Single player has its own set of strengths.

 

To quote you:

 

"Not everyone wants to play the same type of game, and not everyone wants to play the same type of game all the time."

 

You should be careful because your post is tripping over itself with wild contradictions.



#16 Sandman   Moderators   -  Reputation: 2079

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Posted 14 January 2013 - 04:19 AM

Maybe you should bone up on your reading comprehension.
 
On to stuff you said that wasn't condescending while at the same time wrongly focused on something I never said.

 

I don't really think that was necessary. Please keep it civil.

 

 

While I love Dom3, I would be very cautious of taking lessons in game balance from it. I'd be doubly careful about taking those lessons and applying them to a different genre, as while RTS may still be a 'strategy' genre, it has very different rules.

 

Dom3 has:

  • A lot of factions (more than there are players in a typical game)  so factions can be unique within a game - only ONE player in a game can be Ermor. The enabling factors are: a) the graphics are pretty terrible, so the resource cost of adding new units is relatively small and b) The developers didn't give a monkeys about balance, so there was no need to balance every unit/faction against every other.
  • Support for a relatively large number of players (20 or so I think) so even fairly large differences in faction strength quickly become irrelevant in the grand scheme of things. The enabling factor is that it is turn based, PBEM style, so people can take some time over their moves and there are no issues with network performance. It's also much easier to get a large number of people together, as they don't all have to be at their computer at the same time, so not only are large games possible, but they are actually quite common.
  • Only one game mode: FFA. Games are long enough that alliances can be made and broken over the course of the game, but at the end of the day, only one player can win.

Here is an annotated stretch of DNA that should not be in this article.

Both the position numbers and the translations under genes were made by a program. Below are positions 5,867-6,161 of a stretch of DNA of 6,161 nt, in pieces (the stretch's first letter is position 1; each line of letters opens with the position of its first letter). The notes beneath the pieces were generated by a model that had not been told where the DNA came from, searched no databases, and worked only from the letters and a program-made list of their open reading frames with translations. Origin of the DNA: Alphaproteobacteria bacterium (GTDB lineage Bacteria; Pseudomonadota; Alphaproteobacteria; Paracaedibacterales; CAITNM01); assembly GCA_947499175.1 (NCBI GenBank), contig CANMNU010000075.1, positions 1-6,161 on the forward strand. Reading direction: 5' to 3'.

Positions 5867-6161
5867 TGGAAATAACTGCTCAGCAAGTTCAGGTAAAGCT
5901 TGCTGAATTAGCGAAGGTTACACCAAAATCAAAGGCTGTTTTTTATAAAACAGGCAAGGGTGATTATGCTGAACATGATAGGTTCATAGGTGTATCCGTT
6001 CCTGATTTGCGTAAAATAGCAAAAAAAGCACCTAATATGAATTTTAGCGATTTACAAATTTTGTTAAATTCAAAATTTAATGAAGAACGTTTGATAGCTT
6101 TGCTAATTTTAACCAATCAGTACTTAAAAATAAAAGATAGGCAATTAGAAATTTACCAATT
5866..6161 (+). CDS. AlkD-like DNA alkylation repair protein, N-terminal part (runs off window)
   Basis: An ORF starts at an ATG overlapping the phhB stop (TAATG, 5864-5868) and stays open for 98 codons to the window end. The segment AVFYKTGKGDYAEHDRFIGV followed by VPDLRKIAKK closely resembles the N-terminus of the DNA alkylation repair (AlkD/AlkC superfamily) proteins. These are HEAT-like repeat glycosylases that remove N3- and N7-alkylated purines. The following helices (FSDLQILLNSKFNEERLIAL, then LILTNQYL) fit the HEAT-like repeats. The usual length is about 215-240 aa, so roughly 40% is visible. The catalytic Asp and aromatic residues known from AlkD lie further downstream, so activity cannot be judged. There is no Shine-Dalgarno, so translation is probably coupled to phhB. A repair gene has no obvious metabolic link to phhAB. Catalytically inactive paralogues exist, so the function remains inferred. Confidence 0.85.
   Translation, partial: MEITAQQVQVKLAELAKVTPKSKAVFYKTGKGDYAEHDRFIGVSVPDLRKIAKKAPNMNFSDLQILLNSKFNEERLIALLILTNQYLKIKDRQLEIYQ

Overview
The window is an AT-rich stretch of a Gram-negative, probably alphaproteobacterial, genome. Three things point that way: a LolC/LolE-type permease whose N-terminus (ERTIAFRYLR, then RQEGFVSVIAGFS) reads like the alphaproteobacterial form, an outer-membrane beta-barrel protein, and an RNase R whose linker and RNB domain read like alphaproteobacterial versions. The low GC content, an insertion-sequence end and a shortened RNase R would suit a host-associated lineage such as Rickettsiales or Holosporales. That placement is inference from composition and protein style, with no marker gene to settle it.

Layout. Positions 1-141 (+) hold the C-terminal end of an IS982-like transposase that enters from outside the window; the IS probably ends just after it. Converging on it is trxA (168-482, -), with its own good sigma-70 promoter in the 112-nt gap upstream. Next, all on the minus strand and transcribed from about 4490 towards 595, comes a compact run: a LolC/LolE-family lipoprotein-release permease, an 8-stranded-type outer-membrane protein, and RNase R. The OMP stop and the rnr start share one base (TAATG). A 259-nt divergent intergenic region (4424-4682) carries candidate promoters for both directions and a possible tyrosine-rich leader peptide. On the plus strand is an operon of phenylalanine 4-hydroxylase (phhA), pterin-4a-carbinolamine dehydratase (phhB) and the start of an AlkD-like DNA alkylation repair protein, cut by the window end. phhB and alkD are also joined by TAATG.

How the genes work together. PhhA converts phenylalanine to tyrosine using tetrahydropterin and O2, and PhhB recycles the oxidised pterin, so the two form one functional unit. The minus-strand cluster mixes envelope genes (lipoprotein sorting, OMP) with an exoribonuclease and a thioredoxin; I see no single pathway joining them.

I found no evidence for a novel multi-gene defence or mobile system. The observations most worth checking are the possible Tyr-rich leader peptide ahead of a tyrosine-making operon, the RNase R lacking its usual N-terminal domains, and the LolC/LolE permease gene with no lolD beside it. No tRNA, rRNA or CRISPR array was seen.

• A relatively small but tightly knit playerbase that will happily ostracise people who don't play sportingly.

 

RTS Games typically have:

  • Fewer factions than the maximum number of players, so generally it is allowed for multiple players to play the same faction. Many RTS games are played quite competitively, and typically have higher graphical expectations than TBS games, so balance and appearance tends to matter a little more.
  • Much higher demands on the network code, as for each player you have to manage the positions and actions for a whole load of units in realtime. Consequently, few RTS games these days go above 8 player.
  • Multiple game modes: FFA, 1v1, 2v2 etc, plus the occasional more unusual mode.
  • Larger, but generally less organised playerbases than comparable TBS games.

 

In short, as I said before, Dom3 gets away with imbalanced factions by having enough players that you can nearly always gather together a big enough mob to gang up on the big guys. This is further helped by the fact that there can only be one player playing Ermor, so once you've dealt with him you're OK (at least until R'lyeh crawls out of the deep and eats your brain, anyway)